Jarrett Fuller

September 2013

Graphic Design Needs a New Revolution

"Every generation needs a new revolution." —Thomas Jefferson

In the early nineties, desktop publishing dramatically changed how designers approached their work. Typesetting and pasting together comps became a thing of the past. The work began to take shape on screens. But bringing desktop publishing to the masses also induced a fear that the careers of working designers would become irrelevant. The tools of the trade were now available to all, prompting designers to rethink their own approaches.

Around the same time, a surfer-turned-designer in southern California named David Carson started designing the alternative arts and music magazine Ray Gun. Never formally trained in design, Carson used desktop publishing programs to experiment with typography and layouts that matched the irreverance of the magazine's content, including the now-famous article he set entirely in Dingbat. Looking at Carson and others' emerging style built around this freedom the computer provided, Steven Heller wrote a scathing piece for Eye Magazine titled The Cult of Ugly where he wrote this new work had a "self-indulgence that informs some of the worst experimental fine art."

However, within that "experimentatal fine art", new styles and aesthetics emerged and changed the way designers thought about their work. Along with Rick Valicenti, Rudy Vanderlans and Emigre, Carson helped introduce a generation to a new kind of expressive typography, building upon the New Wave designers that came before them. They used technology and pushed the medium forward. In a feature profile, Newsweek said Carson "changed the public face of design."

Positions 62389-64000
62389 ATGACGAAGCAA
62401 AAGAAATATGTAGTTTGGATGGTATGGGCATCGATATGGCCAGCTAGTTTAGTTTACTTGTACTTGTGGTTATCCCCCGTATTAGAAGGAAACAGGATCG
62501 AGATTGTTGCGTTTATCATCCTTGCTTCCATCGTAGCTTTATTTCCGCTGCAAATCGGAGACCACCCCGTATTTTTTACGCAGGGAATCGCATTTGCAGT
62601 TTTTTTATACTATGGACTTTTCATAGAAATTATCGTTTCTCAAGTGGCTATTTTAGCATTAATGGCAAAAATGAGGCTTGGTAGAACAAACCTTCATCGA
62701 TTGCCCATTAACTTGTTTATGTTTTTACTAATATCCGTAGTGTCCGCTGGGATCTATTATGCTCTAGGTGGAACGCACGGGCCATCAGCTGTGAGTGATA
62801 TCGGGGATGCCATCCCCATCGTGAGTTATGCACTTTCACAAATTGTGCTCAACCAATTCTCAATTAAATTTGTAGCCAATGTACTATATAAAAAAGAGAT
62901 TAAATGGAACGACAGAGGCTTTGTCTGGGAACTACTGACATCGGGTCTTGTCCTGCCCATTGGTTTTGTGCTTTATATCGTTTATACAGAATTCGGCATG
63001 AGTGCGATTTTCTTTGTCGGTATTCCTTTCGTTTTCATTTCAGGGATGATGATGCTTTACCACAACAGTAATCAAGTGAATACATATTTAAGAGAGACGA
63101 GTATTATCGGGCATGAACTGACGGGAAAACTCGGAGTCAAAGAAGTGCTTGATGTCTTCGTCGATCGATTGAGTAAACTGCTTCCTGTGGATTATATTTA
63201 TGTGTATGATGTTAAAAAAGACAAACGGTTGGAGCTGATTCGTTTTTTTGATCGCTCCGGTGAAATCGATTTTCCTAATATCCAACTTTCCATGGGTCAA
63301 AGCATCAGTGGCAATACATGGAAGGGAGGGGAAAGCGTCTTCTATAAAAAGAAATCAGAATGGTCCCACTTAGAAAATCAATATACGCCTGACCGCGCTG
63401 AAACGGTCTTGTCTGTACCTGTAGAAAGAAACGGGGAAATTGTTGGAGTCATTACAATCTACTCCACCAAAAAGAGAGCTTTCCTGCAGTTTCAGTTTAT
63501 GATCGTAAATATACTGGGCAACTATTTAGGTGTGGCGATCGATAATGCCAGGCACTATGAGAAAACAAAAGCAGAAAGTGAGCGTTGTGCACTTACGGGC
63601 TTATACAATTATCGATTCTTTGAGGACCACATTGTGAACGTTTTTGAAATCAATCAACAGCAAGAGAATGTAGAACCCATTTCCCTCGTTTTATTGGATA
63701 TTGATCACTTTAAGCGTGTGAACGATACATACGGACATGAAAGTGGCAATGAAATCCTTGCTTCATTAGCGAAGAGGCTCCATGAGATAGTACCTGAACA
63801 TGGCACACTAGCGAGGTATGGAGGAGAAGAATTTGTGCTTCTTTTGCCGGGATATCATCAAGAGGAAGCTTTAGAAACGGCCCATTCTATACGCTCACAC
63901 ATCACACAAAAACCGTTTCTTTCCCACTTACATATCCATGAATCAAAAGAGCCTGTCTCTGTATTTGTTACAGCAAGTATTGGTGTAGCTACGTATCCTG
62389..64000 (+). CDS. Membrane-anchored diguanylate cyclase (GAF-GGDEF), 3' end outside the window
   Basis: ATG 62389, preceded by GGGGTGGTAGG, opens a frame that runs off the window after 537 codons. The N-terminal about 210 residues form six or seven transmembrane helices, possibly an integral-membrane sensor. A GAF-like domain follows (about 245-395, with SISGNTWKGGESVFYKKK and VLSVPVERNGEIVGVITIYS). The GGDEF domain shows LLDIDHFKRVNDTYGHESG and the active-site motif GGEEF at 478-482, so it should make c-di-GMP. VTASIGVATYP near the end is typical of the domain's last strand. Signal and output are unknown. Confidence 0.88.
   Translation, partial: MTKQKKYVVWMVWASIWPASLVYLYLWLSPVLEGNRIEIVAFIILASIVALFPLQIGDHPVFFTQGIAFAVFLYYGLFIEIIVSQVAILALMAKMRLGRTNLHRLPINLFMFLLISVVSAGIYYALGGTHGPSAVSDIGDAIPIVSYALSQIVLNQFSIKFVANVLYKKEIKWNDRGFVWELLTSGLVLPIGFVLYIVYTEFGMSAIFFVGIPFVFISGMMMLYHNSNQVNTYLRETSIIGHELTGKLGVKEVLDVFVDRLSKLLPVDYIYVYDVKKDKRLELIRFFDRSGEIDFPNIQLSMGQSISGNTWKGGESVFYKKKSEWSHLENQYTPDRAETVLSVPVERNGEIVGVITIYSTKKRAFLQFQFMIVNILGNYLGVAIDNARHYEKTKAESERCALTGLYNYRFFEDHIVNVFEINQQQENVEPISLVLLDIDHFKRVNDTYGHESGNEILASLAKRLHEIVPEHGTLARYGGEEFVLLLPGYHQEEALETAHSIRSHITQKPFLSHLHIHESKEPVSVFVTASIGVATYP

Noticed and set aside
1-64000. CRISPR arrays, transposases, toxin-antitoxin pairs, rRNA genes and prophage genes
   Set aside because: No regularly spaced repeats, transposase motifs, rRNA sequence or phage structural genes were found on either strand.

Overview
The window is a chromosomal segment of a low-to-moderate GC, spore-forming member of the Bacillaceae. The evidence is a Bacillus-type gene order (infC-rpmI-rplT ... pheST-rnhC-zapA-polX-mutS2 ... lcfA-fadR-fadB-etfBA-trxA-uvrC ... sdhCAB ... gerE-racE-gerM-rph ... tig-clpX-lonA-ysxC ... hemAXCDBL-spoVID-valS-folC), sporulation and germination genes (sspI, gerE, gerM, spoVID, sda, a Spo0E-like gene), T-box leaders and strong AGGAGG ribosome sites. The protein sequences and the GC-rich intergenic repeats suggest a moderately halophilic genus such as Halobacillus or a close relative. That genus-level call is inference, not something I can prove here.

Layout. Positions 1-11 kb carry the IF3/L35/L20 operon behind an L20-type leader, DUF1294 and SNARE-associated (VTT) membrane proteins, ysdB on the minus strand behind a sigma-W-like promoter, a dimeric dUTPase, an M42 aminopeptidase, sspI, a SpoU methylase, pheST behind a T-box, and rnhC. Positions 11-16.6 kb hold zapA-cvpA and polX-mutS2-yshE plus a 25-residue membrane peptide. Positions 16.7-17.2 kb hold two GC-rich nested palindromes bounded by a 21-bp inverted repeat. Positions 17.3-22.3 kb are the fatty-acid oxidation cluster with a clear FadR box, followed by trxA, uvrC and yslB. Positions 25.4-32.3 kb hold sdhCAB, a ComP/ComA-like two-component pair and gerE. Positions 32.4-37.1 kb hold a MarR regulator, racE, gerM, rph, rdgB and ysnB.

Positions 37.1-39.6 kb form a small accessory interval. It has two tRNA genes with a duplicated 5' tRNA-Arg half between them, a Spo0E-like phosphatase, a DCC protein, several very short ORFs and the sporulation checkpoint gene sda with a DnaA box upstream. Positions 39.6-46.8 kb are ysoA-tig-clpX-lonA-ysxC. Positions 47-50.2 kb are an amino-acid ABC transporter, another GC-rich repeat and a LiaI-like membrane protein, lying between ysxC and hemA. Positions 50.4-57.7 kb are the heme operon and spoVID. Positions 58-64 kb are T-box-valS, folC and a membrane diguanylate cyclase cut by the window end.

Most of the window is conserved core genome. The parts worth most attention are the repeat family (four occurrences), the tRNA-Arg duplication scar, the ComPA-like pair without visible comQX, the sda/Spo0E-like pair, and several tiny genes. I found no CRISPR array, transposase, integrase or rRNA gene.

Revolutions—both technological and philosophical—are important as they turn the current system upside down. They force a rethinking of the common beliefs of the time and a challenge to move towards a better future. Desktop publishing was that type of revolution—it shook design out of the rigidity of modernism and forever changed graphic design.

Not even a decade later, the internet offered another opportunity for graphic designers to rethink their profession. Designers were no longer simply designing for print but were now tasked with designing systems that would be viewed on screens, from anywhere. A computer could no longer be viewed as simply a tool that helped designers produce work, now it was also a tool for distribution, display, and consumption. Perhaps Paul Sahre put it best in a humorously-titled talk called The Last Graphic Designer on Earth, "The computer is no longer a means to an end; now it is the end."

Designers took what they knew about designing for the page—layout, color, heirarchy, typography—and started applying that to digital spaces while introducing and discovering new methods of communication previously unknown to print designers—motion, sound, and interactivity could now be incorporated into digital work. Just like desktop publishing completely changed the way designers work, the internet did the same—once again changing the face of graphic design.